Obama will be followed by Brazil President Dilma Rousseff, who recently dropped a visit to the U.S. in the wake of NSA spying on Brazil; China Vice President Li Yuanchao, Nambia President Hifikepunya Pohamba, India President Pranab Mukjerjee and Cuba President Raul Castro.
The keynote will be delivered by South African President Jacob Zuma, who announced the death of Mandela last Thursday.
The South African government posted the program book for the service and you can see it HERE.
International leaders, including President Barack Obama and former Presidents George W. Bush, Bill Clinton and Jimmy Carter, will honor Nelson Mandela at a public memorial service at FNB Stadium in Johannesburg tomorrow. The memorial service will begin at 11 a.m. local time (4 am ET).
Brian Williams will anchor a special report for NBC News beginning at 4 am ET Tuesday. Williams will also anchor “Nightly News” from Pretoria tonight and tomorrow.
CBS News will have coverage of the memorial service during “Up to the Minute,” the early morning newscast, beginning at 4 am ET. CBSNews.com will have a live stream of the service.
Fox News will cover the memorial service when it begins at 4 am ET, with coverage continuing through “Fox & Friends First” and “Fox & Friends.”Greg Palkot and producer Paul Tilsley will contribute to the network’s coverage from the FNB Stadium in South Africa.
MSNBC will simulcast NBC News’ special report, with the “Morning Joe” team taking over at 6 am ET. The full memorial service will stream on msnbc.com.
Nelson Mandela’s Funeral, Farewell Plans – Day By Day Schedule. The President & First Lady Will Attend.
Thank you CNN:
Johannesburg (CNN) – For the Xhosa people of South Africa, death is traditionally not something to be talked about or to be planned for, no matter how inevitable or close it may seem.
But those close to Nelson Mandela had little choice as the country’s first black leader lay in a Pretoria hospital and then at home in Johannesburg on life support.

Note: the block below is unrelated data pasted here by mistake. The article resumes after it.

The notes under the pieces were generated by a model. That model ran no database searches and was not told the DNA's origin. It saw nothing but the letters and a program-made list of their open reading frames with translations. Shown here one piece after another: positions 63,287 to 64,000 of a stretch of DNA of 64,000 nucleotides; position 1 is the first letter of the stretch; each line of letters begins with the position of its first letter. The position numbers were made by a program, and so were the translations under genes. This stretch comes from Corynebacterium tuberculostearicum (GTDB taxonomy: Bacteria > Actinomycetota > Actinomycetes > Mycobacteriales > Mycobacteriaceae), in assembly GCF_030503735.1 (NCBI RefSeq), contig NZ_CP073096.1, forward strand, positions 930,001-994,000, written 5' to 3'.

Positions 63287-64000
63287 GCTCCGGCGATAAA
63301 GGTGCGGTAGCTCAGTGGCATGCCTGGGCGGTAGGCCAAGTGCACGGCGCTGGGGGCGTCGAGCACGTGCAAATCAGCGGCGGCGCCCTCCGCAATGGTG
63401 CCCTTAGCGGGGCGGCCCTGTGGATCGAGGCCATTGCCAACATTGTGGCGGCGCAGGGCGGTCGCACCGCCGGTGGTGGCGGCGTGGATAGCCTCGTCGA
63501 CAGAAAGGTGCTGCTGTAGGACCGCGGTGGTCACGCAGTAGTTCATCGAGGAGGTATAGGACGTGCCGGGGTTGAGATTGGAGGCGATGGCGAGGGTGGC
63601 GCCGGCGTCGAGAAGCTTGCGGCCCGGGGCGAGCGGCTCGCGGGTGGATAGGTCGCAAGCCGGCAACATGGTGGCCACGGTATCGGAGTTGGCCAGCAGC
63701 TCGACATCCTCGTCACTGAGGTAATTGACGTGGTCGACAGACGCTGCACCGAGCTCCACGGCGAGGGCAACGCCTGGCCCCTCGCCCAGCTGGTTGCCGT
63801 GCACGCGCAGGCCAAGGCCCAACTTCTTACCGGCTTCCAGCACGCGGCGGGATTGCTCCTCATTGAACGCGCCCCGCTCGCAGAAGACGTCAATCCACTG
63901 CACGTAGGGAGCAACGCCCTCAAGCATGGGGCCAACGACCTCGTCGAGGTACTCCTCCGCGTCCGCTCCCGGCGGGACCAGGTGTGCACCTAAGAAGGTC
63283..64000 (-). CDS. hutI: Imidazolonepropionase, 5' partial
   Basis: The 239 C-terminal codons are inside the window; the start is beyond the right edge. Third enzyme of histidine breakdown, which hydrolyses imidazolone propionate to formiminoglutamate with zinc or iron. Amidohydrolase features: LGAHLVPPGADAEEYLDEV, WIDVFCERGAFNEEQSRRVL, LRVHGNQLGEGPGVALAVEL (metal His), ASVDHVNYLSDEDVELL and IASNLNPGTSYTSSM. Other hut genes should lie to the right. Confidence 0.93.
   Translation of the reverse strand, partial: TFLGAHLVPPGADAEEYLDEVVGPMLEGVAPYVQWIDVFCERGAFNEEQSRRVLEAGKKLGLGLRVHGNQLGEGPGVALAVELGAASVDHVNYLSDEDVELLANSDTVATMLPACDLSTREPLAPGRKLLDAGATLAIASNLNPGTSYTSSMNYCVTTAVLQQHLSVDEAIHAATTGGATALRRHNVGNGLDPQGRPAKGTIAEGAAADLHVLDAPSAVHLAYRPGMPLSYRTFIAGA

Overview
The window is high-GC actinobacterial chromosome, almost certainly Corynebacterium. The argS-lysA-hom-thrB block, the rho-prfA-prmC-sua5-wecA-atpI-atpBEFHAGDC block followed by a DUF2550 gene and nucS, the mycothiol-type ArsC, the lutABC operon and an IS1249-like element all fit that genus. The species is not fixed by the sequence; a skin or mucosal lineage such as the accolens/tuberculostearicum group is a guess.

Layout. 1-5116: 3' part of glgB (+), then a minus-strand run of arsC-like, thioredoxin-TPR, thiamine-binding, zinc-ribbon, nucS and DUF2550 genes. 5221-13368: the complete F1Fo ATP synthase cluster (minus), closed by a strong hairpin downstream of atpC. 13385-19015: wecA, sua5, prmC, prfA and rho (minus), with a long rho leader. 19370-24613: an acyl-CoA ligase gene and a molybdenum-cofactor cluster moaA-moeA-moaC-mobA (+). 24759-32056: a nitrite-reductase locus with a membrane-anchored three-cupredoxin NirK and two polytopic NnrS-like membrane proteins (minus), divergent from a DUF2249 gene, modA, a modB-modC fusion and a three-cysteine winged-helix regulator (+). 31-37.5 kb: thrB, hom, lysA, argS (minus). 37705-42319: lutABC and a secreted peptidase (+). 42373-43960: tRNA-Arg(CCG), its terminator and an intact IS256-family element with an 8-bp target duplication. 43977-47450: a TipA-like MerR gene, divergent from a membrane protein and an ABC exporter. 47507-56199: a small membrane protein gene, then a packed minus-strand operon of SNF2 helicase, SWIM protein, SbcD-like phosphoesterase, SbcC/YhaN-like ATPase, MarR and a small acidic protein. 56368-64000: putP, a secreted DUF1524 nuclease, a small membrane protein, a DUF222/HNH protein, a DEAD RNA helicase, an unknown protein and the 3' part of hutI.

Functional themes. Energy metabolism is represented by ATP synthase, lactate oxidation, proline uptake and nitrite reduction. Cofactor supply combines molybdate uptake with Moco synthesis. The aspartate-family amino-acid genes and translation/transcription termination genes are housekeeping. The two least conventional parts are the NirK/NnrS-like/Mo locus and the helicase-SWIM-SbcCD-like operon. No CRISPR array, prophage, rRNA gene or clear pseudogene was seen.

In the final years of his life, secret plans were hammered out between the government, the military and his family as they prepared for a fitting farewell for a great man.
Below is a breakdown of how those plans will unfold over the next 10 days, culminating in a state funeral to be broadcast to millions worldwide and a very private farewell for those closest to him.
As is often the case with events of this magnitude, plans might change due to weather, security and other factors. But for now, this is what the authorities and the family hope will happen.
According to multiple sources involved with the planning of the final farewell to the South African icon, the 10 days of mourning will combine both Western traditions and those of the Thembu, Mandela’s native clan.
Day 1 to Day 4
Mandela passed away at 8.50 p.m. Thursday (1.50 p.m. ET), surrounded by his family, South African President Jacob Zuma said. CNN understands that during his final hours, Mandela would have also been surrounded by Thembu elders. Importantly, at some stage – either at his home or in the mortuary – the traditional leaders will gather for a first ceremony, a tradition called “the closing of the eyes.”
Throughout the ceremony, they’ll be talking to Mandela, as well as to his tribal ancestors, to explain what’s happening at each and every stage to ease the transition from life to beyond.
After the ceremony, it’s believed Mandela’s body will be embalmed at the mortuary, which is understood to be a military hospital in Pretoria.
No formal public events will be held until five days after Mandela’s death when tens of thousands of people are expected to converge on the FNB Stadium, known as Soccer City in Soweto for a memorial service.